Just because something gets branded with the label or look of being ‘retro’ doesn’t make it worthwhile.
One of the things I love about Retro Now is the opportunity to see the various mods, hacks and games that retro enthusiasts come up with in the comfort of their own home.
When something does go into production, like the various SD card adapters for the C64, it’s often on a budget and obviously done for the love of the system rather than a serious profit-making enterprise.
Therefore I felt a bit conflicted seeing Commodore USA – not the original Commodore company it should be noted – licensing the brand of the C64 and creating a new Commodore PC64, using the old C64 chassis and lumping a relatively middle of the range PC inside. The idea behind it was obvious enough; marry the best bits of old and new and sell it to retro enthusiasts at a good price. To be honest though, in my opinion it’s was actually marrying the worst of both worlds.
To put it bluntly, just because it is retro doesn’t mean it’s good. The reasons desktop computers look as they do today and not as a C64 did 30 years ago is because the design of home computers has been continually improved upon.
We all look back fondly at the rubber keys of the ZX Spectrum 48K but there is a reason that modern keyboards eschew the rubber look, as kinky as it may be. The fact the Commodore PC64 explicitly stated that it had souped up the keys to be kinder on the hands for typing whilst retaining the classic sound at least acknowledged this aspect of progression from the previous eras.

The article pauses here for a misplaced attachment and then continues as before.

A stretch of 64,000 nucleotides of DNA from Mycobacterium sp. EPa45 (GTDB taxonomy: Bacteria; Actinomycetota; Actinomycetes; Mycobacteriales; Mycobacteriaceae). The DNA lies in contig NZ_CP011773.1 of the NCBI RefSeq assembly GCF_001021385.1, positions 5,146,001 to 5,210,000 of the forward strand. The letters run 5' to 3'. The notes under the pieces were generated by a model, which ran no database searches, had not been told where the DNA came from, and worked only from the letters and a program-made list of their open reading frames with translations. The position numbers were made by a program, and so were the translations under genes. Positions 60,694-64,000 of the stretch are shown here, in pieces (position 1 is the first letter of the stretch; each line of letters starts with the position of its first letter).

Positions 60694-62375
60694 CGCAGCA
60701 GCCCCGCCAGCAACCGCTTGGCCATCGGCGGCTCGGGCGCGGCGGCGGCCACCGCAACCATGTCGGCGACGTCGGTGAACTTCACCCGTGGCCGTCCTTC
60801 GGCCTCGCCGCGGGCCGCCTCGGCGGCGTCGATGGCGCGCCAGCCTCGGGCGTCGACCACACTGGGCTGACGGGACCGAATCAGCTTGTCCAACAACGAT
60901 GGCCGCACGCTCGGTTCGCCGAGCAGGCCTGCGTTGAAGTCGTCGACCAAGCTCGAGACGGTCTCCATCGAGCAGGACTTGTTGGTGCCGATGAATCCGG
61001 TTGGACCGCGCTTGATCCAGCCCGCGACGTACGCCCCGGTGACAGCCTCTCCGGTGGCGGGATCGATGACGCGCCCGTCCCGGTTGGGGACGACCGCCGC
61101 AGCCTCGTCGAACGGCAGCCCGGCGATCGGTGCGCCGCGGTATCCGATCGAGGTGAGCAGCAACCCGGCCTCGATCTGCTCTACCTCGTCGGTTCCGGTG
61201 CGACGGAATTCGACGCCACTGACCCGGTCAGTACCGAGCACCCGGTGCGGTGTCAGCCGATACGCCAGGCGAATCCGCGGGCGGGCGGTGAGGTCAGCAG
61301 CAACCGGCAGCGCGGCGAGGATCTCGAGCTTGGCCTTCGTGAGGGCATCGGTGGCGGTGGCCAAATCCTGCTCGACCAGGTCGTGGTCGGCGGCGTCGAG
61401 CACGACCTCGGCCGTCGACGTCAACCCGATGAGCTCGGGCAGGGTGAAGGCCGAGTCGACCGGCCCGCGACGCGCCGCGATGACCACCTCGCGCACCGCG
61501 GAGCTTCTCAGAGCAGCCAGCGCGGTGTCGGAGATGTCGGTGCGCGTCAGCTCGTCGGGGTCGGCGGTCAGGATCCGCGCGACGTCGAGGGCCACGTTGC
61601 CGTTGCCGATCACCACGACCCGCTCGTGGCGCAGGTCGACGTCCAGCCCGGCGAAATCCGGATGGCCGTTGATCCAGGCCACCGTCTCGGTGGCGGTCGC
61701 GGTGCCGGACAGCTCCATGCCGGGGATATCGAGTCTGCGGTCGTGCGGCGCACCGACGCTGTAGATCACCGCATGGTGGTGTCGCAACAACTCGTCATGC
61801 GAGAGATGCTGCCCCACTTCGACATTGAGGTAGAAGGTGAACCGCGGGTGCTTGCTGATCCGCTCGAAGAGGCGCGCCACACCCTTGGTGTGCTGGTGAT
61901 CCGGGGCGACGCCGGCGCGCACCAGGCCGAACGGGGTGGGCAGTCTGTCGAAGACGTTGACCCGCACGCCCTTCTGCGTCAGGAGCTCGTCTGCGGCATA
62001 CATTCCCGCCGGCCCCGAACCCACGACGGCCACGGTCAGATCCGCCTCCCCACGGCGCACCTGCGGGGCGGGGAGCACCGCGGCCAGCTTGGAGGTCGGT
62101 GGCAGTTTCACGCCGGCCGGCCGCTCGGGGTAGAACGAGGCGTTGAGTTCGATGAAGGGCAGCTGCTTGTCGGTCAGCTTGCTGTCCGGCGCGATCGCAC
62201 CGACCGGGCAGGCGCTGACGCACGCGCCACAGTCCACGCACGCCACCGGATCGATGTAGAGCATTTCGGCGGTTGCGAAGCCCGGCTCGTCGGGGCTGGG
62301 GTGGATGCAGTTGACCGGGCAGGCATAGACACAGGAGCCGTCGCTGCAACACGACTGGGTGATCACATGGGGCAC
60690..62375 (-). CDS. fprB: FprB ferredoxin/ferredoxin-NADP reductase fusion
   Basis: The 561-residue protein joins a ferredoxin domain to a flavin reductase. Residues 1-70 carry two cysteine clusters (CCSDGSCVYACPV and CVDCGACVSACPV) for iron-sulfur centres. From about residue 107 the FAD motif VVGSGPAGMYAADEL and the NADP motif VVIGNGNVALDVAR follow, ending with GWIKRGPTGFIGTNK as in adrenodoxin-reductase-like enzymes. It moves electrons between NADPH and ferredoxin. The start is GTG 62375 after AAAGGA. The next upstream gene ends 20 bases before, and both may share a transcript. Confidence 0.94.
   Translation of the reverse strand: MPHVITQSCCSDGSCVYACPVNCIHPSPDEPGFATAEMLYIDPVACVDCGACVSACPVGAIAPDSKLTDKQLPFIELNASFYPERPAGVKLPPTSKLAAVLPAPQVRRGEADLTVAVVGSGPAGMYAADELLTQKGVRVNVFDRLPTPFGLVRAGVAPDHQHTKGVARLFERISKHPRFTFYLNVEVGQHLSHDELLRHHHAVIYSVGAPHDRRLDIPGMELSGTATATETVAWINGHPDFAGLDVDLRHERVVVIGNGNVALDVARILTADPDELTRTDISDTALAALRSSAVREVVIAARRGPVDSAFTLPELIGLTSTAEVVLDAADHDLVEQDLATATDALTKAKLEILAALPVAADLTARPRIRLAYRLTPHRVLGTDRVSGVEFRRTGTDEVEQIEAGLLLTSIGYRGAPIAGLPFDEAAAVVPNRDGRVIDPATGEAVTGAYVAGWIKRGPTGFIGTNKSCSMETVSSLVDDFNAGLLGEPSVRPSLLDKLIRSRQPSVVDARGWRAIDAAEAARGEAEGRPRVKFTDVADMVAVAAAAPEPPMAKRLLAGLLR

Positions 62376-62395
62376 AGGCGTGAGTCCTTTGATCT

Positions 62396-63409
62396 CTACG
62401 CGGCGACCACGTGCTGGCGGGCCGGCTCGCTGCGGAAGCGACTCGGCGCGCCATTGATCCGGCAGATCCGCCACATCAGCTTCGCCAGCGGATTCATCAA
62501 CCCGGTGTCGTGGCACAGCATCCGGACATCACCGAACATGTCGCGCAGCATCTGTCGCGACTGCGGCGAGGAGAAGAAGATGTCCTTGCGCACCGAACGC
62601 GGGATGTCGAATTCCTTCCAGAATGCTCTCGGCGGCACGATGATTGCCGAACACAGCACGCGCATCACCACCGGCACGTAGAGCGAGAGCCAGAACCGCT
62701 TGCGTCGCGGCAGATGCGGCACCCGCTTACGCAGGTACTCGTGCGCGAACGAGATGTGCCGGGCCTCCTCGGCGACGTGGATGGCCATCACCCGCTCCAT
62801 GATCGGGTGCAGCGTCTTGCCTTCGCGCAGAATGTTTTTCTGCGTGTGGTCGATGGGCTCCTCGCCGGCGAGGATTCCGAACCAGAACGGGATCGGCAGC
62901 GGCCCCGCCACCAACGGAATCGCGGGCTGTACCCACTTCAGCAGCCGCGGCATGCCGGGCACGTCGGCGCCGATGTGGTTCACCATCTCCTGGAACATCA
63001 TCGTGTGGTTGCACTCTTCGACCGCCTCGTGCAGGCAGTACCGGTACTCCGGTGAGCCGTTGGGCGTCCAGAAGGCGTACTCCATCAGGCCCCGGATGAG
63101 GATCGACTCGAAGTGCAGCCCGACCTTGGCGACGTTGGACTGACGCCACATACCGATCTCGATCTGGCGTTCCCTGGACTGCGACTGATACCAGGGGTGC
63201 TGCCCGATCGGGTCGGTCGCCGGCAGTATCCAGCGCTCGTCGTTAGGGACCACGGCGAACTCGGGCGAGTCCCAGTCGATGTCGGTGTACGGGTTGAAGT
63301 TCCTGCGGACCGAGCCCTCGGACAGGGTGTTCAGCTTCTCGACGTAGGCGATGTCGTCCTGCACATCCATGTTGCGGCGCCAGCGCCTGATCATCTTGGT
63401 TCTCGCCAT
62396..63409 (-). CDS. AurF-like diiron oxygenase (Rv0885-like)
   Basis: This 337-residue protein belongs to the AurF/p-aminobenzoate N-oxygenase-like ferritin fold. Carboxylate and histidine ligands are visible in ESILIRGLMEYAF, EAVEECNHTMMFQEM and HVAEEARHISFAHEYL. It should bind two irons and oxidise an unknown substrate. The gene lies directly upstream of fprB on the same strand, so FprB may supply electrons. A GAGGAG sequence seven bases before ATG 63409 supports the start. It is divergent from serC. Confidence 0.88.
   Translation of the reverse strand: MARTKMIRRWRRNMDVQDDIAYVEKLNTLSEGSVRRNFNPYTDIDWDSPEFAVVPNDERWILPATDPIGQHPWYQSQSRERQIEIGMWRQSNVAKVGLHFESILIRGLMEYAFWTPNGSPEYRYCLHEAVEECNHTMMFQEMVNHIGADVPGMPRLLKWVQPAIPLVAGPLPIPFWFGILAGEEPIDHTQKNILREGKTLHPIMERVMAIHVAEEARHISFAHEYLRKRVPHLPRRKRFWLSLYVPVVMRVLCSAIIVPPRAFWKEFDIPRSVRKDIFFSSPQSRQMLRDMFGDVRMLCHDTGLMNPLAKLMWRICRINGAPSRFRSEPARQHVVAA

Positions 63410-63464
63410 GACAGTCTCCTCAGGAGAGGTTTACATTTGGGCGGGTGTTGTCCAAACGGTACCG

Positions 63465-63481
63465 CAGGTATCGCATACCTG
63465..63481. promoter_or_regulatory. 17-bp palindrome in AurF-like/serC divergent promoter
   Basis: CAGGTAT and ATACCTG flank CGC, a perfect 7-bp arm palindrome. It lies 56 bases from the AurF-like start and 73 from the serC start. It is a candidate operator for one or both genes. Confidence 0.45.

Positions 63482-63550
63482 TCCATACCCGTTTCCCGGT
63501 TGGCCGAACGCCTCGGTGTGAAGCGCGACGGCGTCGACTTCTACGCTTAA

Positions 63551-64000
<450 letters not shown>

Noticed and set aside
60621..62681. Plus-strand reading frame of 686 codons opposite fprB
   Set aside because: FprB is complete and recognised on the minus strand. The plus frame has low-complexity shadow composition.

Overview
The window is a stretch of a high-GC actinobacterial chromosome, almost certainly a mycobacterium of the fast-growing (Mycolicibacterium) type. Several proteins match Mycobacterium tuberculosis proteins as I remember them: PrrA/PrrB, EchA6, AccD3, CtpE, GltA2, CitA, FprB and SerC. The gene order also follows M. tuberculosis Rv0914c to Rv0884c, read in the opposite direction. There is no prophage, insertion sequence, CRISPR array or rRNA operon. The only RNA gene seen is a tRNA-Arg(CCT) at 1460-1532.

The Commodore PC64 essentially lumped a Netbook inside the body of a Commodore 64, providing a desktop PC that was not as powerful as other desktop PCs (and, I suspect, more difficult to upgrade and renew) at the time, and a Commodore 64 body that did not contain a Commodore 64.
The sad thing is if this was the product of one geek in his parents’ bedroom I’d salute his ingenuity and slightly bonkers air, but as it was a business and I can’t help but wonder what on earth their business plan was.
You can see the idea – buy a recognisable brand to give a kick start onto a crowded market. However surely the flaw was that fans of the Amiga would not be interested in a device that had little to do with the Amiga (and may in fact shunned it) and everyone else would not give a damn in the first place.
Maybe I am being too cynical, after all the comments on the various tech sites at the time were generally positive and I feel a bit harsh writing this as I do get a kick out of seeing the weird and wonderful things people do with their old computers and consoles. The customised Dreamcasts, the portable N64s, the Guitar Hero devices for the C64, they’re all weird and wonderful and I salute them all.
Again though, I salute a home-made portable Dreamcast but baulk at the idea of paying several hundred pounds for one. It’s difficult because obviously these ventures lack the mass production capabilities readily available to the likes of Sony, Microsoft and Nintendo so it’s natural that the costs would be higher.
Nonetheless I fail to see how a $600 netbook in a C64 body was a worthwhile enterprise as a business or a product. Sure, you got a kick loading it up, playing around with it and showing it off to your friends but once the warm glow of self-satisfaction faded what what were you left with? A C64 that needed an emulator to be a C64 and a Netbook PC that was stuck on your desktop.
It was not much cop for $600.